Also called the pacific pond turtle, the western pond turtle is a type of turtle found in the pacific coastal areas of the United States. These turtles live primarily in wetlands, streams, and lakes. Once abundant in Washington and Oregon, the western pond turtle is now commonly seen only in California. The scientific name for the western pond turtle is Actinemys marmorata.
With yellow or brown skin, a western pond turtle weighs between 1 and 2.4 pounds (0.4–1 kg) and reaches lengths of 6 to 8 inches (15.2–20.3 cm). The top of its shell, called the carapace, is an olive green with patterns of darker radiating lines. The lower part of the shell, which covers the turtle's underside, is called the plastron and is pale. In males, the plastron is concave. These turtles usually live about 40 years, though they can reach up to a maximum age of 70.
Primarily diurnal, the western pond turtle is active during daylight hours. In the summer, however, when temperatures are very high, it will become more active at night. The average day for a western pond turtle consists of questing for food and basking on either rocks or in shallow waters. Like all turtles, they will pull their heads, arms, and legs into the their shells when the feel threatened.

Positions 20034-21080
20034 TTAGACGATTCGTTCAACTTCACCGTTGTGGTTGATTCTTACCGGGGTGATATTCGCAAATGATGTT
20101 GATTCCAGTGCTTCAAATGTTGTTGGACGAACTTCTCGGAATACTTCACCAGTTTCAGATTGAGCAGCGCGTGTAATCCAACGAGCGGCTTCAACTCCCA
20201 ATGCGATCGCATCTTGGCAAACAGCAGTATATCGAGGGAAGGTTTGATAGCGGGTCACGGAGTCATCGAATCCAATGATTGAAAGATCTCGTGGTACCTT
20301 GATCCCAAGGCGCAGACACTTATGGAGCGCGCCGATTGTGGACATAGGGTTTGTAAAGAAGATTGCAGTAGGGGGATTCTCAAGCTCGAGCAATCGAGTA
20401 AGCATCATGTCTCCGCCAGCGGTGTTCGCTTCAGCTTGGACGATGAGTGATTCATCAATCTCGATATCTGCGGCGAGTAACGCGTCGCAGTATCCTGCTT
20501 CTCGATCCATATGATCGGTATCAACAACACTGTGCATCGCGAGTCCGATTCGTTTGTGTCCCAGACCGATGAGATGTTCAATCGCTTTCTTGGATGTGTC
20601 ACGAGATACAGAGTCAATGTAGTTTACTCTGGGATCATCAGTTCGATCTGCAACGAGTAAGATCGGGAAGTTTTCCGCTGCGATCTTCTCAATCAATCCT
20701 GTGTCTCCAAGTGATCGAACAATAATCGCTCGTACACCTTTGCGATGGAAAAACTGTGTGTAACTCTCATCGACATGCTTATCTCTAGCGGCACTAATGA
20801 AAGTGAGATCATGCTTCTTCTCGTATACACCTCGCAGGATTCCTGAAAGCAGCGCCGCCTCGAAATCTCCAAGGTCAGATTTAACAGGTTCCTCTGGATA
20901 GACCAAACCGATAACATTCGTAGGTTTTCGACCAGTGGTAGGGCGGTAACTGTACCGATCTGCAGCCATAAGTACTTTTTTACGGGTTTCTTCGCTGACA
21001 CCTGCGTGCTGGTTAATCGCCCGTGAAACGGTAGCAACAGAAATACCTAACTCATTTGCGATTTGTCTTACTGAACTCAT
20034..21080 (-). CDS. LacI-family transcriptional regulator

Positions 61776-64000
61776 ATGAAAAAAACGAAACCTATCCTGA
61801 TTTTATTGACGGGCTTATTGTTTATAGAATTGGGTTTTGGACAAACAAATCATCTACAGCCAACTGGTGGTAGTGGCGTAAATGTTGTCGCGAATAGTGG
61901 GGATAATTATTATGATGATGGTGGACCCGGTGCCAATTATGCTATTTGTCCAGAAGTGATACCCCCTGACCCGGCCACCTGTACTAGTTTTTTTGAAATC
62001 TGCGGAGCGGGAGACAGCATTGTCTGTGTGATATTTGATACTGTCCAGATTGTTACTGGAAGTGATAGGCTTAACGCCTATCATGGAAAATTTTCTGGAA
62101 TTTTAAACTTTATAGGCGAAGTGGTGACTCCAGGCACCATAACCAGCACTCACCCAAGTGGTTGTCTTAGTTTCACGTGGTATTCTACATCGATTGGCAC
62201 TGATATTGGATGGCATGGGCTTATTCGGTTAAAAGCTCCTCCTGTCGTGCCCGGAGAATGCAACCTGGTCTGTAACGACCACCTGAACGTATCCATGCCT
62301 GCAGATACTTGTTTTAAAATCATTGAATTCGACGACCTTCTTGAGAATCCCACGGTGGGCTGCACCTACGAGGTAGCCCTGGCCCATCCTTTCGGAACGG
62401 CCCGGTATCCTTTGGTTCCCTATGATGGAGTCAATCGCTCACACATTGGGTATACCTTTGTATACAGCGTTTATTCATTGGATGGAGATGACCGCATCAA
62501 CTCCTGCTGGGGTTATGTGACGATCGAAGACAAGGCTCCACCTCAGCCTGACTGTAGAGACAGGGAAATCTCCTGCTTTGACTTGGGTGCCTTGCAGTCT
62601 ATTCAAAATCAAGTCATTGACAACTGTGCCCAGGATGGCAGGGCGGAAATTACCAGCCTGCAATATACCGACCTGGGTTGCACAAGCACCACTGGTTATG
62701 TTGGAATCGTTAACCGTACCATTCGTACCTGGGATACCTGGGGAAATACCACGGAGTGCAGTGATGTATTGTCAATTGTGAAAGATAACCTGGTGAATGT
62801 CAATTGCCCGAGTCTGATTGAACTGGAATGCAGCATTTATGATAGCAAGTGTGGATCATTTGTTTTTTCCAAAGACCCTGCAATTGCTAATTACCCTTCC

Omnivorous, western pond turtles eat insects, plants, invertebrates, and even some frogs and fish. They may chose a meal that is alive or already dead, but they will always eat it underwater. Both sight and smell are used in finding food.
When females reach between 10 and 15 years, they will be ready to mate. Mating season is in late spring. Nests are made in May through July and are just hard-packed soil that is within 109 yards (100 meters) of a water source. Females lay around six eggs, which are incubated for 80–130 days. Newly hatched turtles are about 1–1.2 inches (2.54–3 cm) long.
The western pond turtle is one of three common species found in California. The other two, the red-eared slider and the western painted turtle, both look similar to the western pond turtle. Unlike those species, however, the pond turtle has no red coloring on its shell or skin.
Though not yet threatened in California, the western pond turtle has suffered serious declines in both Washington and Oregon, where it is considered endangered and threatened respectively. The introduction of new predators which prey on juvenile turtles, such as the bullfrog, is the major cause for these turtles' decline. Habitat destruction and disease are other contributors.